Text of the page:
People who step in and take responsibility for the behaviors and choices of others often do this because they want to protect them from negative consequences. They don’t want to see them hurt.

But when you take responsibility for someone else’s choices you prevent them from experiencing consequences, learning from the pain, and growing.

And you exhaust yourself in the process! It’s hard enough to be responsible for your own thoughts, words, feelings, actions and desires. It’s no wonder people who make themselves  responsible for everyone else’s choices tend to feel resentful, frustrated, and exhausted.

The other way to people often end up taking responsibility for what’s not theirs when they just can’t say “no”

This is typical of the guy at work who can’t say “no” to a project when his plate is already full. So he ends up working late every night for two months at the expense of his family life.

It’s the woman who says “yes” to the PTA, the church group, the mother-in-law, lunch with friends, and feels like a bad mom if she doesn’t make it to  extracurricular activity each of her kids are involved in. Then she resents her husband for trying to initiate sex at the end of the day.

She says “yes” to everyone but herself.

To protect yourself from overfunctioning, you NEED to set and maintain clear boundaries. You need to learn to tolerate the discomfort of seeing your child fail, or watching your husband go hungry.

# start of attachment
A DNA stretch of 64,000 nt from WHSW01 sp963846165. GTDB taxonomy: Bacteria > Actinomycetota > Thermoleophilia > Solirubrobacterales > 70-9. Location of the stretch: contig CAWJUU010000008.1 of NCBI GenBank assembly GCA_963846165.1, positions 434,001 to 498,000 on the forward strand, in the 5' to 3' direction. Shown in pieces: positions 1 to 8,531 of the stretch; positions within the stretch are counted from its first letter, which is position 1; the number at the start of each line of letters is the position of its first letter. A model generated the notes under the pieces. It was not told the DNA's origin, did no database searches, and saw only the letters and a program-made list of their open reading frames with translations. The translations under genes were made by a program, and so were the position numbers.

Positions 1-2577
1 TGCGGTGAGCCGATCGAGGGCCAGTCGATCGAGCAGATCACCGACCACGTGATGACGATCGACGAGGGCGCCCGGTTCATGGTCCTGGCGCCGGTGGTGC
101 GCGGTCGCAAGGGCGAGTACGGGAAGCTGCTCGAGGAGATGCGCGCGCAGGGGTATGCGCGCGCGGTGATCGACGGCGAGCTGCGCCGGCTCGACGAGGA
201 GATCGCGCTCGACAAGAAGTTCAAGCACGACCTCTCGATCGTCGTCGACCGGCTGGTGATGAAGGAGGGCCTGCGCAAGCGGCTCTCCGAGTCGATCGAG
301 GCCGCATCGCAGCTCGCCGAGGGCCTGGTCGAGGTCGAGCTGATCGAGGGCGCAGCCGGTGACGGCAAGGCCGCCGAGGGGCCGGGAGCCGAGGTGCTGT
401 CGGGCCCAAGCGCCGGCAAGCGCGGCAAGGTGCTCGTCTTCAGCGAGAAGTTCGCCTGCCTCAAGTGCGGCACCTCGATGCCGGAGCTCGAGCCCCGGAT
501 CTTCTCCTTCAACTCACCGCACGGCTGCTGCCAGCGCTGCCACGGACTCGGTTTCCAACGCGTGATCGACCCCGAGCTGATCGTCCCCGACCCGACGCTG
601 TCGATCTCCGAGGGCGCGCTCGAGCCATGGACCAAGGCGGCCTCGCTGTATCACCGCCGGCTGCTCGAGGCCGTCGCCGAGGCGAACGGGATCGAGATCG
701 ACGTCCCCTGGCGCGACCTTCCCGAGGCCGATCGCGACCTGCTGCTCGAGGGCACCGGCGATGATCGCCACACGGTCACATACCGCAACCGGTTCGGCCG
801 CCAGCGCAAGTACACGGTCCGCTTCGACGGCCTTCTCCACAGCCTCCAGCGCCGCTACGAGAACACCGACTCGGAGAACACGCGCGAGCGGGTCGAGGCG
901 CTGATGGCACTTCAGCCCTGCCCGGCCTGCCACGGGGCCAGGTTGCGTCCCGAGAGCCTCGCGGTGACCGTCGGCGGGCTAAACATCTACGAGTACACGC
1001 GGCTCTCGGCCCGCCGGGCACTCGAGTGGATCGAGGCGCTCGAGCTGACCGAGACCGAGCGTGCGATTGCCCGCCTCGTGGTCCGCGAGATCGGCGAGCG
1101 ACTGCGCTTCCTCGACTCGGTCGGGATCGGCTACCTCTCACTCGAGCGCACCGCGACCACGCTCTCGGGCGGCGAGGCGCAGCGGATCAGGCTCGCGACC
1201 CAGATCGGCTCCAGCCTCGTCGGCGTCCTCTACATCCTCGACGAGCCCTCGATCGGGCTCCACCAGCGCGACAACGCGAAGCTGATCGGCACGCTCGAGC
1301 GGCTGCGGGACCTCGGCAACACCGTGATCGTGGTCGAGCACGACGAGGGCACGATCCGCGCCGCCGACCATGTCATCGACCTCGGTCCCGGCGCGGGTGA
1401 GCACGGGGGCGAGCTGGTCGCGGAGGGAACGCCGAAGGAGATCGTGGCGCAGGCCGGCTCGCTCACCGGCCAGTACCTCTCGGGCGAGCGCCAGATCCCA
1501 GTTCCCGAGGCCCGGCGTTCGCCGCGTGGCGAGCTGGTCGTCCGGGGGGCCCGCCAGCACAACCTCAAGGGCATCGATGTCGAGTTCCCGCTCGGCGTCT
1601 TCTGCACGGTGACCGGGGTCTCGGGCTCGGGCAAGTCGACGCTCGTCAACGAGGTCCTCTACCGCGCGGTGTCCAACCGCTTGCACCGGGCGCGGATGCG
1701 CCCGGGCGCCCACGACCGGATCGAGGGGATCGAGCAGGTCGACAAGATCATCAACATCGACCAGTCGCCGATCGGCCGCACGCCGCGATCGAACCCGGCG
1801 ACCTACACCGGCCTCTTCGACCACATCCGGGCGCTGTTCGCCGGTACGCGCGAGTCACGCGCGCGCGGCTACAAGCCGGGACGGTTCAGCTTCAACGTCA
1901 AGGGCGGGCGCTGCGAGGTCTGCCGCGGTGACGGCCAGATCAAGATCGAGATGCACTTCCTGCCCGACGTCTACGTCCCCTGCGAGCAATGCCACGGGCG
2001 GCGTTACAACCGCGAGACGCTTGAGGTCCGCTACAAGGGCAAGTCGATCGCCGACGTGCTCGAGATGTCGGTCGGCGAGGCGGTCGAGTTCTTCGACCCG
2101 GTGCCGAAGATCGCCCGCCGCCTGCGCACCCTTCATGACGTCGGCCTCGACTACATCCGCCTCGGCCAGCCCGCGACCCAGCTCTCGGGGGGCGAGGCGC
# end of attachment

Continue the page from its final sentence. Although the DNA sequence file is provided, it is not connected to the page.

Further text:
You need to learn to take a deep breath and unapologetically say “No. I can’t.”

Photo by  Sydney Sims  on  Unsplash

Photo by Sydney Sims on Unsplash

Setting these types of boundaries is what will keep you from feeling resentful, guilty, frustrated, or angry with those you love.

You can avoid taking responsibility for something that is yours.

The other way to violate boundaries is to make other people responsible for something that is yours to be responsible for.

This type of person tends to either be a victim or a bully.

Victims refuse to take responsibility for their lives. They blame other people, their circumstances, “the patriarchy,” and God for everything.

Someone else got the promotion because the system is rigged, and they refuse to play office politics.

They didn’t pass the class because the teacher hates them.